Evangel Heights students excited about staging 'Cinderella' story
Evangel Heights Christian Academy in Sarver takes the stage as the final area high-school musical of the season — Rodgers and Hammerstein's “Cinderella.”
Kristen Weidner will direct for the first time after getting her feet wet last year as assistant director.
“We have 40 students in our cast,” Weidner says, “along with 17 stage members and many parent volunteers. The students have spent so many late nights learning lines, songs and choreography. The community will be very pleased to see the talent flow out of these students.”
Junior Aleksey Checkeye says she feels honored to portray the title character. “I couldn't be more excited, because I get to transform into a new character throughout the play. The difficult part for me is my stage fright. I am, by nature, shy and timid. Thankfully, I am surrounded by my boyfriend onstage (who happens to play the other lead role as Prince) and my best friend, too. This is my sixth musical, and it always pushes me out of my comfort zone. I can't wait for showtime and to see it all come together.”
Senior Brennen McCall doesn't have to use his acting chops onstage to show affection for Cinderella. “My girlfriend plays Cinderella, so it's safe to say this role is pretty enjoyable for me. I'm so proud of her,” McCall says.
He'll be performing in his fourth musical, but this year is the first time he has “gone big with a lead role.”
“I'm thankful I got the part, and I'm confident that this year's musical is going to be one of the best productions Evangel Heights has ever done.”
Junior Hannah Jones admits she's loud and outgoing in real life, and she is utilizing her natural traits in her role as Godmother.
“This is my sixth musical and my favorite part of the year. I can barely wait. This is an amazing opportunity playing Godmother. ... I feel comfortable on the stage and love the fact that Godmother plays mom to Cinderella and lets her dreams come true.”
Musicals are a way of life for senior Eli Harvey, playing the role of Herald.
“I have been in every musical since fourth grade, and my character Herald is the King's right-hand man. I get to ad lib a lot and improvise. I love to be spontaneous and on the fly. I love acting, and this role allows me to think of things to do on my own with the character.”
Joyce Hanz is a contributing writer for Trib Total Media.
Show commenting policy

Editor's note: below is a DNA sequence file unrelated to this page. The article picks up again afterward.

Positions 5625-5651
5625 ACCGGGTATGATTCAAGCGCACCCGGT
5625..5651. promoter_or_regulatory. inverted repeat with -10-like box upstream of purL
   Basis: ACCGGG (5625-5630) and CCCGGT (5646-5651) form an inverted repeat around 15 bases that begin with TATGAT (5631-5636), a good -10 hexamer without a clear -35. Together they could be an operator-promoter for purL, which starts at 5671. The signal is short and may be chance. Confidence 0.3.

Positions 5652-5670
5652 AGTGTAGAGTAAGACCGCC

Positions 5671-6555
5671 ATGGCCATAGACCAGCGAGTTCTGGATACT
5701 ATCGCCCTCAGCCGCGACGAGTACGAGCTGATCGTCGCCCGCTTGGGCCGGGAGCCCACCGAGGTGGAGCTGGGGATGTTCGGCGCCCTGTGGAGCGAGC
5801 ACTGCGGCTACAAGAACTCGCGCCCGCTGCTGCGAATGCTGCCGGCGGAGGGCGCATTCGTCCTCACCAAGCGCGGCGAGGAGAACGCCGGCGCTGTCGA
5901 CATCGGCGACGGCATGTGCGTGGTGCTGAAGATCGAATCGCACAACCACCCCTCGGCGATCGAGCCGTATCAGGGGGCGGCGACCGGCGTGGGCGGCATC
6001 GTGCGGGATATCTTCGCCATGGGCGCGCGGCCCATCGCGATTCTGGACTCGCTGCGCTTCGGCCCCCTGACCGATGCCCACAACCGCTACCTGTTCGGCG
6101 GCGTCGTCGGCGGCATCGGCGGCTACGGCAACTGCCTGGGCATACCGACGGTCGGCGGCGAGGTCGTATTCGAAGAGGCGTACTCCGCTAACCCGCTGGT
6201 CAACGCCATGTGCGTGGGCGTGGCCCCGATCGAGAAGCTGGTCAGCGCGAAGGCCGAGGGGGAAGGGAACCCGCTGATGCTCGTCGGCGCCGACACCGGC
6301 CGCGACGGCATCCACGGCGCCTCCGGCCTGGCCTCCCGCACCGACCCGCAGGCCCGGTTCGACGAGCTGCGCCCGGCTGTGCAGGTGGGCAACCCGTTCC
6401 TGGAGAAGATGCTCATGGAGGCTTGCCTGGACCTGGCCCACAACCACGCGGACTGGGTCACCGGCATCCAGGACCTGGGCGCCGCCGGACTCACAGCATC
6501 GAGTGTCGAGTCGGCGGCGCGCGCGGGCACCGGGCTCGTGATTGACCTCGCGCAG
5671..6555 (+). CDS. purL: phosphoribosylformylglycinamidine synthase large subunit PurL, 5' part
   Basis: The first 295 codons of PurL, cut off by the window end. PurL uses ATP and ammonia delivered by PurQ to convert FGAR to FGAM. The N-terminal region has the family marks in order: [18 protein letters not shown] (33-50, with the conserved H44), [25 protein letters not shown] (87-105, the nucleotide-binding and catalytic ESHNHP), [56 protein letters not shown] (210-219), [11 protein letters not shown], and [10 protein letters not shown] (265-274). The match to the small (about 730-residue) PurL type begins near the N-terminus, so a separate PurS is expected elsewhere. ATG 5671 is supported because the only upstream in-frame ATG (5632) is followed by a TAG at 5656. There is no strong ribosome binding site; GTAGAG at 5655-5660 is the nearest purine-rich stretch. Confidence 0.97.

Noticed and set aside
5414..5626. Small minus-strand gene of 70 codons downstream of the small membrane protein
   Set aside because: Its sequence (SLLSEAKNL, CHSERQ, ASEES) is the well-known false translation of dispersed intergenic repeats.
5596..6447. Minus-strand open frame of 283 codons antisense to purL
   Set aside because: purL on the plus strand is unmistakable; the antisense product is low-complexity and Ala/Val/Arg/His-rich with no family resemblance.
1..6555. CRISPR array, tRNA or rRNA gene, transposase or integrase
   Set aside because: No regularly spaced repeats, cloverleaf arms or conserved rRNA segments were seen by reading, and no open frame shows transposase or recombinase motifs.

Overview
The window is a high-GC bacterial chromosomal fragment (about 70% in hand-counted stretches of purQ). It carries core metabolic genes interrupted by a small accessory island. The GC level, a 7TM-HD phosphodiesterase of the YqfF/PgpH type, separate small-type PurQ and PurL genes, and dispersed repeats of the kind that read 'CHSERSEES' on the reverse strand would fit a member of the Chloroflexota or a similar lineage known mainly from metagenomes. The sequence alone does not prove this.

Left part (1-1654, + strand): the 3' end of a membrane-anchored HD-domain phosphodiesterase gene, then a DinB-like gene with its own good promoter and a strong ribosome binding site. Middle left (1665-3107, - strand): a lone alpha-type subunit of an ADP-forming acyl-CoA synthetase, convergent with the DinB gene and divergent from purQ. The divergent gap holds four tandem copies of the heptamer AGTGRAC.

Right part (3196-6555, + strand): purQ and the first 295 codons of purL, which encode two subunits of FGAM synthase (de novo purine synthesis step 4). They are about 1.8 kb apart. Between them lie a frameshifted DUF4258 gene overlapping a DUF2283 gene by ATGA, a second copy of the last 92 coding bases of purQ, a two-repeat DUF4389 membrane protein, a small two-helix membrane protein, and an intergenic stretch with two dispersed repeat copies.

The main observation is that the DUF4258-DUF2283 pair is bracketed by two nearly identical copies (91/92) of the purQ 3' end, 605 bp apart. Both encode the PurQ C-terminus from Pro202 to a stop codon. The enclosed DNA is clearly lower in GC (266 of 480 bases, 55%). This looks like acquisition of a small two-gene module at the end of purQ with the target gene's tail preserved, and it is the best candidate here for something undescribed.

TribLive commenting policy
You are solely responsible for your comments and by using TribLive.com you agree to our Terms of Service.
We moderate comments. Our goal is to provide substantive commentary for a general readership. By screening submissions, we provide a space where readers can share intelligent and informed commentary that enhances the quality of our news and information.
While most comments will be posted if they are on-topic and not abusive, moderating decisions are subjective. We will make them as carefully and consistently as we can. Because of the volume of reader comments, we cannot review individual moderation decisions with readers.
We value thoughtful comments representing a range of views that make their point quickly and politely. We make an effort to protect discussions from repeated comments either by the same reader or different readers.
We follow the same standards for taste as the daily newspaper. A few things we won't tolerate: personal attacks, obscenity, vulgarity, profanity (including expletives and letters followed by dashes), commercial promotion, impersonations, incoherence, proselytizing and SHOUTING. Don't include URLs to Web sites.
We do not edit comments. They are either approved or deleted. We reserve the right to edit a comment that is quoted or excerpted in an article. In this case, we may fix spelling and punctuation.
We welcome strong opinions and criticism of our work, but we don't want comments to become bogged down with discussions of our policies and we will moderate accordingly.
We appreciate it when readers and people quoted in articles or blog posts point out errors of fact or emphasis and will investigate all assertions. But these suggestions should be sent via e-mail. To avoid distracting other readers, we won't publish comments that suggest a correction. Instead, corrections will be made in a blog post or in an article.